Tuesday, March 28, 2017

A Holy God

"I will reveal to the nations of the world my holiness among my people. They will live safely in Israel and build homes and plant vineyards."  Ezekiel 28:25-26 (NLT)

What do you think about when you hear the word holiness? In Christian culture, holiness is often defined as being perfect, sinless, or set-apart. In the Bible, the words holy, consecrated, sanctified, hallowed, and sacred are used interchangeably. They can be used of God—as the One who is holy; and they can be used of people and things that have been made holy by God: set apart for His service, purpose, or to display His glory.

In the verses above, God is making a statement about Himself regarding His holiness. At this time, His People had been exiled to Babylon because of their rebellion. Israel had become very corrupt and many were worshipping other gods. Because of their unfaithfulness, God allowed enemy nations to come in and take over. God's people were forced to live in submission to foreign powers after God had graciously led them to their own land.

But God promised to be merciful. He told His People (through the prophets Jeremiah, Ezekiel, and others) that He would bring them back to their homeland after a time. In Ezekiel 28, we read these words: "I will reveal to the nations of the world my holiness among my people. They will live safely in Israel and build homes and plant vineyards."

I find this interesting because God is talking about setting Himself apart and revealing His glory to other nations by how He treats His People. He isn't saying, 'I am a great God because I am holy.' He says, 'I am holy because I am a great God. I love My People. I will care for them even though they rebelled against Me. I will keep them safe and provide for their needs.'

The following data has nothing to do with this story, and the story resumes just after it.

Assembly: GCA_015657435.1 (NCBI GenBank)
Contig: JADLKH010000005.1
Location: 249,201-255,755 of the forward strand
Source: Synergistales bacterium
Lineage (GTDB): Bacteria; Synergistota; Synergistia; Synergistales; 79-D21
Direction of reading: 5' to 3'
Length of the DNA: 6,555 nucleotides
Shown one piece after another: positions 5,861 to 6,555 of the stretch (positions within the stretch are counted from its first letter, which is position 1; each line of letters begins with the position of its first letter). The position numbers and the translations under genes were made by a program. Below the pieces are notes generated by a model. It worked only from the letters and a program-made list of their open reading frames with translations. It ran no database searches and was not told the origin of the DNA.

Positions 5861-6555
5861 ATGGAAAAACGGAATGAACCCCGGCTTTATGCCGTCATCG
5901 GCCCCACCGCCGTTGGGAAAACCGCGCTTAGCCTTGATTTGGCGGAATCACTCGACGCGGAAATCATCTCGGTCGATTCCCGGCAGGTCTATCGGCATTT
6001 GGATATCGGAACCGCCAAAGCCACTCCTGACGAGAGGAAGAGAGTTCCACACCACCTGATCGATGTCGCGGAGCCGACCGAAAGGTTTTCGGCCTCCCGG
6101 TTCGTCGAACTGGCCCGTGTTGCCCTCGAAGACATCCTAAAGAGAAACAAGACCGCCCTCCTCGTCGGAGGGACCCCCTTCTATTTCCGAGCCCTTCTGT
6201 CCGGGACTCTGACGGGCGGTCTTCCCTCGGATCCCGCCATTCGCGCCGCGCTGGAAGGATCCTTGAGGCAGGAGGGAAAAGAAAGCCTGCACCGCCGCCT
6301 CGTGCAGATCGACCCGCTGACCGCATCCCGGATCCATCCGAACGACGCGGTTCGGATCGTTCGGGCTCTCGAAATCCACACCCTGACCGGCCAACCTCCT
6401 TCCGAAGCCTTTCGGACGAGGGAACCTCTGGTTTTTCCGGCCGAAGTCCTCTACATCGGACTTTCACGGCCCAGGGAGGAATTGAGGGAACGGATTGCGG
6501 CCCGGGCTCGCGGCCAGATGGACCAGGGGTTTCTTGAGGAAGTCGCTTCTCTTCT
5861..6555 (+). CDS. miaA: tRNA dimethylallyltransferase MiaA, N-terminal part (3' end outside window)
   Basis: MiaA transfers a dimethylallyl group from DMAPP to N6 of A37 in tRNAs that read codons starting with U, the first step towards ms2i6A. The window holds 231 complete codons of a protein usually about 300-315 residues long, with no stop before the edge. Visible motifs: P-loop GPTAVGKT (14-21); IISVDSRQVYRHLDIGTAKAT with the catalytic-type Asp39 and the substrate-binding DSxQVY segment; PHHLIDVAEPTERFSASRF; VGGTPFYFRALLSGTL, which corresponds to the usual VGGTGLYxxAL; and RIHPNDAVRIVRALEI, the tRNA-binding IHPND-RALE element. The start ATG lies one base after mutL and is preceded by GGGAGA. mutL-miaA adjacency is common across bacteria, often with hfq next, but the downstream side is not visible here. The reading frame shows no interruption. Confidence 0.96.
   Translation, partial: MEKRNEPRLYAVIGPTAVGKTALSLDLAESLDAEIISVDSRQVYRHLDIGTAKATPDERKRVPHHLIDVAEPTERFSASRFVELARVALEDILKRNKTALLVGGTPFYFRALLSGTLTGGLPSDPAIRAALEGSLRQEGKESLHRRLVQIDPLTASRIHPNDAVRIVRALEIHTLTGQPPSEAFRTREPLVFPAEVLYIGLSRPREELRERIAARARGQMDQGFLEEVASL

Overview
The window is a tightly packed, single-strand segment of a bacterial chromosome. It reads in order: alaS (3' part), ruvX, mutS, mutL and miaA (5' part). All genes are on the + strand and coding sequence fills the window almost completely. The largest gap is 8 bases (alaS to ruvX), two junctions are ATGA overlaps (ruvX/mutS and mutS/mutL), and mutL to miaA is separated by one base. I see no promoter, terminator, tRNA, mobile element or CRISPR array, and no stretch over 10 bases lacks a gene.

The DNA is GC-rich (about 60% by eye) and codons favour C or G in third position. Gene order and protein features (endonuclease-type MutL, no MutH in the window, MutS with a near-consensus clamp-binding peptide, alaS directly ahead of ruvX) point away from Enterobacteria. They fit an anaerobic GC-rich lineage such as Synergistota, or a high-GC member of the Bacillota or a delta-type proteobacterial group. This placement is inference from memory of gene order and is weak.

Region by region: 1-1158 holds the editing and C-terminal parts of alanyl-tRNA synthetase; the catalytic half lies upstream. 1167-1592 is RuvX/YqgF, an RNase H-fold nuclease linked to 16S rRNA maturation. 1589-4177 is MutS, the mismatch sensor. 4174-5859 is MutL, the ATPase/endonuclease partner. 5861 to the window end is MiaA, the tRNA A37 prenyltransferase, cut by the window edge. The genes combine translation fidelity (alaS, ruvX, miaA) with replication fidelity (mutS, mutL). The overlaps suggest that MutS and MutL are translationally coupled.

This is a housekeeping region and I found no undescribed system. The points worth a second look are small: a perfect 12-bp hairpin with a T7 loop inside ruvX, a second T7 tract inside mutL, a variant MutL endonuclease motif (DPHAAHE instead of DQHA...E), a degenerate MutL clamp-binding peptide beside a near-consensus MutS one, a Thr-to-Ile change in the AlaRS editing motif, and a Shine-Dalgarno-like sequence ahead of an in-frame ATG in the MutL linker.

God's holiness isn't about keeping our sin at a distance, as if He can't handle being in our presence. In His anger, He sent His People away; but in His love, He restored them. His holiness draws us near. Why? Because we need Him. He only wants us to recognize that. He doesn't want us to try and make it on our own. He knows we can't have true life without Him.

Don't make the mistake of thinking that a holy God expects you to be perfect. "Be perfect as your heavenly Father is perfect" doesn't mean sinless; It means complete or finished. It's closely related to the word Jesus used on the cross when He said, "It is finished."  He was talking about bringing His purpose to a conclusion—to have done what He came for. He came to bring forgiveness to all, and it was done. Our completeness, our holiness comes from Him. It is not of ourselves. It is a gift.

We have a holy God. He is our righteousness. We bring nothing to the table except our broken, sinful, and needy hearts. But what does He bring? Everything! He brings His love, His mercy, His power. He brings Himself; and that's more than enough to meet our every need.